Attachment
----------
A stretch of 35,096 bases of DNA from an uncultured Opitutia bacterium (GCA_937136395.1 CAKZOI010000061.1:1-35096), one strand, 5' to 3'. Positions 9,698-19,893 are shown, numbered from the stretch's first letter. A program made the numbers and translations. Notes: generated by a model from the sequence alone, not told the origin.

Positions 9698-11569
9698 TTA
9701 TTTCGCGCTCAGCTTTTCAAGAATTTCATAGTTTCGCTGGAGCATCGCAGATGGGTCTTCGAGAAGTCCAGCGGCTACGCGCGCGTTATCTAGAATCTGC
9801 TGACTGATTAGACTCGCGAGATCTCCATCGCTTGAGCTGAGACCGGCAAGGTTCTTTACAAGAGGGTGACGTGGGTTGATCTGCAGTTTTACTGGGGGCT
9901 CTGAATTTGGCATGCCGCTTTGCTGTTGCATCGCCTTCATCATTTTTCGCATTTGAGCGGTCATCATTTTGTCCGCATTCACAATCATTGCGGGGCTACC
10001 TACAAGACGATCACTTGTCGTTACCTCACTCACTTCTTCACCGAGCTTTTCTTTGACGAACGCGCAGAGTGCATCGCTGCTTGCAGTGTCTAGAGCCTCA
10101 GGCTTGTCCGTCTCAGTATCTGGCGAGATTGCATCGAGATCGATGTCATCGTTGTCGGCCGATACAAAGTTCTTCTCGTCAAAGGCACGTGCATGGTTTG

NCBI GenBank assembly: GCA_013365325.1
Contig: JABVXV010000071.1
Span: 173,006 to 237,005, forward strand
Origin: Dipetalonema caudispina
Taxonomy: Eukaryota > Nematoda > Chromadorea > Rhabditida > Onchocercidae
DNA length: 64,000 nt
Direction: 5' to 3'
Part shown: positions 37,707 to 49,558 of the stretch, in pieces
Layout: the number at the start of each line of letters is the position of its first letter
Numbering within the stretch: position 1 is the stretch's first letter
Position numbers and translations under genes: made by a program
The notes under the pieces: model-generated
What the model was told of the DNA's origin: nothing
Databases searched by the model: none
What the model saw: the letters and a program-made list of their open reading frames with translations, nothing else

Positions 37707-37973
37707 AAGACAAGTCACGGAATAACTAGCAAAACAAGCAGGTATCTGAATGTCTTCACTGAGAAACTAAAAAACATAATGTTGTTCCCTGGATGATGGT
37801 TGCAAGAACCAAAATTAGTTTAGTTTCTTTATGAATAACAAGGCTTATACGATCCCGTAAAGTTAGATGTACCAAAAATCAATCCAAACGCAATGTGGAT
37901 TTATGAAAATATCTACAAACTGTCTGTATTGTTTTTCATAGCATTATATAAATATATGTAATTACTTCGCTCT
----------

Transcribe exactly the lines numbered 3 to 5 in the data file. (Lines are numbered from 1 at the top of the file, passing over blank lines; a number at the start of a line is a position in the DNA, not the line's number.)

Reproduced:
9698 TTA
9701 TTTCGCGCTCAGCTTTTCAAGAATTTCATAGTTTCGCTGGAGCATCGCAGATGGGTCTTCGAGAAGTCCAGCGGCTACGCGCGCGTTATCTAGAATCTGC
9801 TGACTGATTAGACTCGCGAGATCTCCATCGCTTGAGCTGAGACCGGCAAGGTTCTTTACAAGAGGGTGACGTGGGTTGATCTGCAGTTTTACTGGGGGCT